I review theater, not food. Sometimes movies, but mostly theater. I get to see the show only once, and the measure is, would I like to go back, and see this again? Would I bring someone else to discover it, too, so I can watch their face instead of the stage? Of course, no matter what I think, someone, somewhere is going to think I’m wrong. But I hope we can all appreciate decent writing, and recognize good intentions and the desire to be fair.
Which brings me to Mark Vamos’ no-star review of Tillman’s Roadhouse, published at the end of last month in The Dallas Morning News. We don’t give stars here, and even if we did, I’d have nothing to do with that and no basis on which to award them. The last time we reviewed the Dallas location was in 2007. As I mentioned, I’m a theater critic, not a food critic, for many reasons (Exhibit A: I don’t like seafood, which my friend Michael—a cook—tells me repeatedly is like saying I don’t like sandwiches.). But to me, no stars means there’s absolutely no reason on Earth for anyone to set foot in that restaurant. I humbly disagree. For me, there are at least two. But I’ll leave a dissection of the main courses to the professionals (though the ones I’ve had have been just fine), and talk about the tater tots.
When I moved back to Dallas a little more than a year ago, the adjustment was rough. A bright spot: access to tater tots, one of my primary food groups sadly lacking on the East Coast. A friend pointed me to Tillman’s, where they serve something that sounded tailor-made for my picky palate—goat cheese tater tots, drizzled with truffle oil. I know that people don’t necessarily care for these. But I am firmly convinced that these soft, creamy, delightfully greasy nuggets are the best things I’ve ever tasted. I don’t care about “snap” or “crisp,” though last night’s tots were actually crispier than usual. Still not the point. The point is the warm chèvre, mixed with a little potato, and it is so, so good. It’s a cure for whatever ails me: long work day, relationship trouble, friendships gone sour, creative insecurity. I can walk into Tillman’s a nasty, scowling storm cloud of emotion, sink into a pillow-strewn booth along the wall, and walk out stuffed and happy, savoring that last tot, tipsy off a single 87 Ways.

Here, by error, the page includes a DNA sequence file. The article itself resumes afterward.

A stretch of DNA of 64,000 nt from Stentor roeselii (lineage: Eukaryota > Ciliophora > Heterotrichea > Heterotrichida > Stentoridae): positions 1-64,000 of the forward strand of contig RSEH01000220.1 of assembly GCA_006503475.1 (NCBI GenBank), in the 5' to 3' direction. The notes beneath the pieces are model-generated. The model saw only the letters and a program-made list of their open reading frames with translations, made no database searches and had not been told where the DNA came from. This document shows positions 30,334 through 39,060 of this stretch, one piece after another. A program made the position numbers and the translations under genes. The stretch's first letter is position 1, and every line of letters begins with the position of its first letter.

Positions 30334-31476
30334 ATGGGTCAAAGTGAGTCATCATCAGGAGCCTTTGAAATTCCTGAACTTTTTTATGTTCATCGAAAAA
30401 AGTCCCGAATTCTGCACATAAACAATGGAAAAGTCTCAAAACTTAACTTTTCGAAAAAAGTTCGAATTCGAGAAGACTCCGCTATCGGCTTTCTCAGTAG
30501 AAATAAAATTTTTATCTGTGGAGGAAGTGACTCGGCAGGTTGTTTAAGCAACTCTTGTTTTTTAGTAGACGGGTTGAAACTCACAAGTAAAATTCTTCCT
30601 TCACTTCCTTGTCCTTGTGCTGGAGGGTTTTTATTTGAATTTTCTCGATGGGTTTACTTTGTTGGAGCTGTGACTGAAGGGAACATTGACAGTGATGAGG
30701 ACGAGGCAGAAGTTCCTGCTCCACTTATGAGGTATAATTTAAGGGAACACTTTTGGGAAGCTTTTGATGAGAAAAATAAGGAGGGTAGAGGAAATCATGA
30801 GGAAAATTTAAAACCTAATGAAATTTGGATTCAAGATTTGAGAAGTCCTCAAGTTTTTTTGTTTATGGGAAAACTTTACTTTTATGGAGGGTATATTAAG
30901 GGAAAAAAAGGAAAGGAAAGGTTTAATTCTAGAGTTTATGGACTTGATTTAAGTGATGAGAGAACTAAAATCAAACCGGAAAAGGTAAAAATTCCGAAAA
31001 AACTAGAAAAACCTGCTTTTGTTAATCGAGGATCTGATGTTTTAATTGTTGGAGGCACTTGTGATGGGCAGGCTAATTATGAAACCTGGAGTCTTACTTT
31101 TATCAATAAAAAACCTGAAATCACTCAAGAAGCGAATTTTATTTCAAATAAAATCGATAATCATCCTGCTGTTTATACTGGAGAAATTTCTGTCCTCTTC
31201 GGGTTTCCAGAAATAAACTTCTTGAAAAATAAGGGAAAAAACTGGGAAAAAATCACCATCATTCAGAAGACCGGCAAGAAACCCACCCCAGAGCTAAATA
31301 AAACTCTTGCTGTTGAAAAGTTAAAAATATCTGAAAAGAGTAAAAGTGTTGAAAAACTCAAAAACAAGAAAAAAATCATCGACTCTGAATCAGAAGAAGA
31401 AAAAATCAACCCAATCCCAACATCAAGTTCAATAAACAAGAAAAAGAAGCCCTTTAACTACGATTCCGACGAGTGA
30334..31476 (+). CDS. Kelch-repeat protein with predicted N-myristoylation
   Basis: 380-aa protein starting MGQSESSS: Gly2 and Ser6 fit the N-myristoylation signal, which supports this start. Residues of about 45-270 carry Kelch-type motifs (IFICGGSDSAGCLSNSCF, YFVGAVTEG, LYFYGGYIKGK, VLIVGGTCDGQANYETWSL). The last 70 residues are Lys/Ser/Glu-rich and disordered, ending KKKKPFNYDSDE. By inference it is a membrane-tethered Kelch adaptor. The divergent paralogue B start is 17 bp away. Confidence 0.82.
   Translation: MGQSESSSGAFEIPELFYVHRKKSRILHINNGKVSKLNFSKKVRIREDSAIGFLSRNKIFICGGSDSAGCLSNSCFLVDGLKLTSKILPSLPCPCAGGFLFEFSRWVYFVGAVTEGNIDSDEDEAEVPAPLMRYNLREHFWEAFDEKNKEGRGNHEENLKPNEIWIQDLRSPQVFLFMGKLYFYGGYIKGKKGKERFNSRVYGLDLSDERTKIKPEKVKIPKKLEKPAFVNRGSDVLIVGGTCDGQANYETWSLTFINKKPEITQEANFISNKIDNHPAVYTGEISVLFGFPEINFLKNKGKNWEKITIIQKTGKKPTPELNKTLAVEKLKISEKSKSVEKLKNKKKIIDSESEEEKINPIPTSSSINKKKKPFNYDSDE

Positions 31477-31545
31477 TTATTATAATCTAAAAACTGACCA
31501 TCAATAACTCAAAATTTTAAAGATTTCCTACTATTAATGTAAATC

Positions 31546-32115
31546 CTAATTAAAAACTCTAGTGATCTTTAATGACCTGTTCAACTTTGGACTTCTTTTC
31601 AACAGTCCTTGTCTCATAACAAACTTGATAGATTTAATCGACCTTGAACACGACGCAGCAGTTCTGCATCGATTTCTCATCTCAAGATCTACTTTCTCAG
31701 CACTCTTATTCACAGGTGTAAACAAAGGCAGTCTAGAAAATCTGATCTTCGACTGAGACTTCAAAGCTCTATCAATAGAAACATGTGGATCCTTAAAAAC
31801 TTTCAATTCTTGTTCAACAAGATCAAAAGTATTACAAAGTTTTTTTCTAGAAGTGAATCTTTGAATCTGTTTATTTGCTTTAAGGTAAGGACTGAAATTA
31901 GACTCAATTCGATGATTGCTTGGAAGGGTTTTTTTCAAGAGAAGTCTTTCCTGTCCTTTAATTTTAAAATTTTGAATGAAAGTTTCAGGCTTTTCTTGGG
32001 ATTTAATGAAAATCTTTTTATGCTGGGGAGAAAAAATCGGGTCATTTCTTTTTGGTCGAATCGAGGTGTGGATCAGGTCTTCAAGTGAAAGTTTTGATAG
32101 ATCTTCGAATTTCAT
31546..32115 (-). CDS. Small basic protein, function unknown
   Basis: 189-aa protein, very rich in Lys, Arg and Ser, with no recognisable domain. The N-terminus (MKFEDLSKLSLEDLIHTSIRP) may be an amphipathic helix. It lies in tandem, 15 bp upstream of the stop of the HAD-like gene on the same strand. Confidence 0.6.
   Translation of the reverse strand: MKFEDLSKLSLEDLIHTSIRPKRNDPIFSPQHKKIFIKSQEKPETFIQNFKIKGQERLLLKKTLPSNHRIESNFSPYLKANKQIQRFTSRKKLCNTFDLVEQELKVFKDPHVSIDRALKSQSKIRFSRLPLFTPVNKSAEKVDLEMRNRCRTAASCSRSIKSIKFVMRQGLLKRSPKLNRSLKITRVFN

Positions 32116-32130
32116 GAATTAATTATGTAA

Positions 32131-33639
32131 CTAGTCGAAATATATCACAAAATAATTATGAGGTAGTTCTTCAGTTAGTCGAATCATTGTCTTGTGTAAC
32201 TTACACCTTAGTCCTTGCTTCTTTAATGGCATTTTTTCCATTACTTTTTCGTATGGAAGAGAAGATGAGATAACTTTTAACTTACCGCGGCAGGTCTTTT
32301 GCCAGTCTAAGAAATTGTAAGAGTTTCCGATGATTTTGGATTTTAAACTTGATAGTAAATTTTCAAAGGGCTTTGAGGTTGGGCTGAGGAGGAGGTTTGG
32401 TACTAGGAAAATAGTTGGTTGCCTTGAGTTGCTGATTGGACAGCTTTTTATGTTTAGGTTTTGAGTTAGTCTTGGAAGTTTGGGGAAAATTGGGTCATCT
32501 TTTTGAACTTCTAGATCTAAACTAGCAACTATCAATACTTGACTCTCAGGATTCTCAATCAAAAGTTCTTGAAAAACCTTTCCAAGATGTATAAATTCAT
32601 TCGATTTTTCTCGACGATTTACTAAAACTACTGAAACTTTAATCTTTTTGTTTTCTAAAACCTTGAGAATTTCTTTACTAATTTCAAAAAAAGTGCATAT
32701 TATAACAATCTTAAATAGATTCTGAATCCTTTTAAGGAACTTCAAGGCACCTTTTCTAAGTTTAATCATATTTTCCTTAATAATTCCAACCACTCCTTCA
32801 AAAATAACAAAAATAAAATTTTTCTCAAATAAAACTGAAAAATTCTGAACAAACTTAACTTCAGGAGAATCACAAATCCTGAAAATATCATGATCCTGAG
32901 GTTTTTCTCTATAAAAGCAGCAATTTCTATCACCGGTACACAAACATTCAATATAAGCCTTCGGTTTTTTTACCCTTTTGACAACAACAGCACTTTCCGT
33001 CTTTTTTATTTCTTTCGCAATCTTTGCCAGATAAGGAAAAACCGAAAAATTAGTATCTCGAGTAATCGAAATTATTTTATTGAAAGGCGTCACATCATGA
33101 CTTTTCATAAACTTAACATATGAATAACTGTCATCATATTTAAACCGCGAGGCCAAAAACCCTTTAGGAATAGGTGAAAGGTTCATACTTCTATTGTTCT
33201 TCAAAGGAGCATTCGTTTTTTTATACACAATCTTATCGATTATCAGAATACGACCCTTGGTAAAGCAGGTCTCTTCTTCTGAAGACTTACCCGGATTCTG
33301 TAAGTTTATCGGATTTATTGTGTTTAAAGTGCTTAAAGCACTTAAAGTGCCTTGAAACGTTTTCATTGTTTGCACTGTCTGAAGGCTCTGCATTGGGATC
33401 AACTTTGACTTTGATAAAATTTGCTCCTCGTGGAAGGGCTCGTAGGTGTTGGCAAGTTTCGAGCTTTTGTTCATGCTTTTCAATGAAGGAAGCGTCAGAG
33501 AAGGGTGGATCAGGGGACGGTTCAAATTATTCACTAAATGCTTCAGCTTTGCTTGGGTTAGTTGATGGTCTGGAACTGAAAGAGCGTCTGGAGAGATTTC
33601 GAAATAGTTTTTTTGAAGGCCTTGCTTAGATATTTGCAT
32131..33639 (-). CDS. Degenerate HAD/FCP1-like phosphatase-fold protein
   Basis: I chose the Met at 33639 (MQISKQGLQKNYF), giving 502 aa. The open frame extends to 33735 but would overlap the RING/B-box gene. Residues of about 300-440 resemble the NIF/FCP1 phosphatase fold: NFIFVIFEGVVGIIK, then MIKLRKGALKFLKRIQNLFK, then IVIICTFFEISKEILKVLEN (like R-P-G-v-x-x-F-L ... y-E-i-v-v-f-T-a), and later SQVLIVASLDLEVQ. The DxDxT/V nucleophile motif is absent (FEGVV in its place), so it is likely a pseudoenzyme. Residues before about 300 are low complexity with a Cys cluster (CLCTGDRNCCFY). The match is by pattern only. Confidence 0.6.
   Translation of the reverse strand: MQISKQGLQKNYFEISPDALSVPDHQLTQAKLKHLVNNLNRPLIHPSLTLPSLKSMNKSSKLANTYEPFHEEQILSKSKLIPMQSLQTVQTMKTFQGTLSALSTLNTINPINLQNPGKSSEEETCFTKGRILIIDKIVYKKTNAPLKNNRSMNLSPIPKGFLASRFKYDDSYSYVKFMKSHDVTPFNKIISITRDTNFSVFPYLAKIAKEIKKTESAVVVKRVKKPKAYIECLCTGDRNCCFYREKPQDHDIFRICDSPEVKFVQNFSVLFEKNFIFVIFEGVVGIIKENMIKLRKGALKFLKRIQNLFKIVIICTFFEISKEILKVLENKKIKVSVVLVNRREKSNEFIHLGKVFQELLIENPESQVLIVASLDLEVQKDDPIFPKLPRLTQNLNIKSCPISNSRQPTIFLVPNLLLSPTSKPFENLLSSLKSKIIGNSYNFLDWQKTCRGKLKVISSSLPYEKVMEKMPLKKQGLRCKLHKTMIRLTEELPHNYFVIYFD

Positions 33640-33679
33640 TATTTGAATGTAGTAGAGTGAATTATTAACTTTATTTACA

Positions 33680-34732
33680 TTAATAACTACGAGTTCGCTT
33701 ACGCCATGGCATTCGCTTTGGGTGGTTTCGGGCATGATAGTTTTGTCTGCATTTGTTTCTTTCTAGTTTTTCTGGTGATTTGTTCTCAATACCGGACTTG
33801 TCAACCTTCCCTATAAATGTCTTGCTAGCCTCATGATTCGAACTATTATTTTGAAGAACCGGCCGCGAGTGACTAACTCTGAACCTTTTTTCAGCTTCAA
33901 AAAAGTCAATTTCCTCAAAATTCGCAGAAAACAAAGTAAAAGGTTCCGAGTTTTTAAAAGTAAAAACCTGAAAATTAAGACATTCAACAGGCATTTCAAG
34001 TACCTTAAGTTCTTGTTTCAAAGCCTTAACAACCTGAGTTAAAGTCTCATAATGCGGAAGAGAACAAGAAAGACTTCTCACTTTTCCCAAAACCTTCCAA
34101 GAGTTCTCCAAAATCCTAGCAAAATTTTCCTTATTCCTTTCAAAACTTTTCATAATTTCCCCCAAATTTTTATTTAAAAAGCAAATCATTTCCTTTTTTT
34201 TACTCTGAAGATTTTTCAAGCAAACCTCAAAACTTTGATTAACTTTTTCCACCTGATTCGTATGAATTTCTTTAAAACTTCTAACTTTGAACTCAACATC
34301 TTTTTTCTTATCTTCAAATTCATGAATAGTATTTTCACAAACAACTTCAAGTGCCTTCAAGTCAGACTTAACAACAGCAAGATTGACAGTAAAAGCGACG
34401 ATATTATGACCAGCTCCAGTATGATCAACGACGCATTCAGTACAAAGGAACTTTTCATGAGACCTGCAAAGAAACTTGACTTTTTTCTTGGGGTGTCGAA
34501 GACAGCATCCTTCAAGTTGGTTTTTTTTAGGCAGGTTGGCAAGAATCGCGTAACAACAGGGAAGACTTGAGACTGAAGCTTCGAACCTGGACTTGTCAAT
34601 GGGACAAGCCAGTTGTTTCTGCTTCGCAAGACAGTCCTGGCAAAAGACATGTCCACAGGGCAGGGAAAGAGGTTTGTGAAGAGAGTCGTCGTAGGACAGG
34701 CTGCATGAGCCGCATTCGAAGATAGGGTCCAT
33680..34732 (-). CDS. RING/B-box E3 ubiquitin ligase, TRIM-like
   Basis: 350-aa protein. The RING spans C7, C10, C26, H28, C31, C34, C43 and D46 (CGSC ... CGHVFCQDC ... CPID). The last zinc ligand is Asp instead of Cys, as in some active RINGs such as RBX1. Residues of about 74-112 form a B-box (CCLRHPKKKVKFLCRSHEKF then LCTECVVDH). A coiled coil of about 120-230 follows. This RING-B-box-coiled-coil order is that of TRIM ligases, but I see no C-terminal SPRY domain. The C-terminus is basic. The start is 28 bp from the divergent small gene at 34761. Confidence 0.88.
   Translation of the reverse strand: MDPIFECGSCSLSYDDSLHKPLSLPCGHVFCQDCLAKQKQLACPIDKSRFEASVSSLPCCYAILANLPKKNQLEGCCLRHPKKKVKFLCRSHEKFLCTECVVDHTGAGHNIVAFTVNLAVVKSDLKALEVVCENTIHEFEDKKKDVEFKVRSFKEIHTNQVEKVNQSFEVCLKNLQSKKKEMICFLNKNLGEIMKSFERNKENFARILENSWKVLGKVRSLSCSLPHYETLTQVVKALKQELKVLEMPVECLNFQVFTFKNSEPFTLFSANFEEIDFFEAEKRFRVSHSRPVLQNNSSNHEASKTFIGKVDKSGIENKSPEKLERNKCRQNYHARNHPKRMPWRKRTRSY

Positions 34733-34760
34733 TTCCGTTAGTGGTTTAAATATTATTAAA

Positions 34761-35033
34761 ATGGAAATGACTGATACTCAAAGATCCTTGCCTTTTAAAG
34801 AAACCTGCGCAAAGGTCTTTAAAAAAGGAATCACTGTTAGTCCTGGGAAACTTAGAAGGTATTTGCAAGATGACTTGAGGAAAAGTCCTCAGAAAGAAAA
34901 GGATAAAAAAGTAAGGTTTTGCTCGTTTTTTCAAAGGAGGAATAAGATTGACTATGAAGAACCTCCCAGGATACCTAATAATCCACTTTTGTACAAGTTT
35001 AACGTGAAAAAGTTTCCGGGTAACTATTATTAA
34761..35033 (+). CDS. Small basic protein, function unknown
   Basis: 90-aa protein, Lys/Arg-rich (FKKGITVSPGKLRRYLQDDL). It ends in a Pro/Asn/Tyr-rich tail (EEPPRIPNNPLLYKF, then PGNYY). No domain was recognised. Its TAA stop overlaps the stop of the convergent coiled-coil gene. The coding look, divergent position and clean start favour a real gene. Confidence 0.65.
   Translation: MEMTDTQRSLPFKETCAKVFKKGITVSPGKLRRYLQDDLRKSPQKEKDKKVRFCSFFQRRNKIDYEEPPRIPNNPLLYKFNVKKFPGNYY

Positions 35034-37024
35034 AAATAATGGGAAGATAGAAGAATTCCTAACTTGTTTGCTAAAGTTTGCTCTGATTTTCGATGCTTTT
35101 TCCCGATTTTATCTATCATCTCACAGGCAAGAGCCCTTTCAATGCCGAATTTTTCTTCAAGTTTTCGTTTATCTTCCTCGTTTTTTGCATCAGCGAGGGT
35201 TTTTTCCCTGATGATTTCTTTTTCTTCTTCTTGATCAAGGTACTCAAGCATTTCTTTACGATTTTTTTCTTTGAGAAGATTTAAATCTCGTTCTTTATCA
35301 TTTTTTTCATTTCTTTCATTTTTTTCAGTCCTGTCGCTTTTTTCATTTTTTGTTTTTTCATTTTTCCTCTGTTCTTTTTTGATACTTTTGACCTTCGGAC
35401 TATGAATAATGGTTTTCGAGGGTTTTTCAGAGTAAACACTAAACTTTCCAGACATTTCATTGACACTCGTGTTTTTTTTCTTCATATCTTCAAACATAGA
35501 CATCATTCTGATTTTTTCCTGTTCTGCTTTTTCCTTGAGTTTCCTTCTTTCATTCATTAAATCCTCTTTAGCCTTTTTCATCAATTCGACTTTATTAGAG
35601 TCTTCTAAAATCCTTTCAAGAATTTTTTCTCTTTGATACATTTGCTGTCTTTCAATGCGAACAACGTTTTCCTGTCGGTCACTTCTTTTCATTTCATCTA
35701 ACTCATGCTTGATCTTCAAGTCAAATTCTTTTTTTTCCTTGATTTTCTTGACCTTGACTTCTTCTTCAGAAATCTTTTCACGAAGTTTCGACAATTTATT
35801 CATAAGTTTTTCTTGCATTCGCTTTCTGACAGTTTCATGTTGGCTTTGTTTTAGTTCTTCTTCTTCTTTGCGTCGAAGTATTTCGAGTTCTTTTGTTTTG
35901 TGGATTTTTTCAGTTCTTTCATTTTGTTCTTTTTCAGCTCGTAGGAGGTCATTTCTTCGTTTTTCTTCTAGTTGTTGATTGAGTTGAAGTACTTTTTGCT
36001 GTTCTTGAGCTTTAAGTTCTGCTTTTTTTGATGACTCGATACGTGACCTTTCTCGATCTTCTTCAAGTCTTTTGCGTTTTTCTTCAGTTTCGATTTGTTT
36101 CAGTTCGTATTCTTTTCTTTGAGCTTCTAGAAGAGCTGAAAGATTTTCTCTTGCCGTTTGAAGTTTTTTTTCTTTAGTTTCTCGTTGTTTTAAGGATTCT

I’ve been at least once every couple of months since last June (certainly since the restaurant changed execu chefs). What other restaurant in Dallas so consistently makes me forget my petty, petty problems? I tend to order the same thing every time—giant salad, tater tots, 87 Ways—because I know what I like and I’m a small person (I can’t order starter, main, dessert, or I’d blow up like blueberry Violet Beauregard). The roasted beet salad, with large leaf lettuce and goat cheese, tastes better to me than Bolsa’s. The mac ‘n cheese is appropriately gooey and peppered with just enough bacon. Service two nights ago, as usual, was quick, friendly, and efficient.
But all of this is sort of secondary. The tots give me a primary reason to go back, again and again, and nothing about this Bishop Arts outpost, from the kitschy decor to the rest of the menu, has persuaded me that I shouldn’t.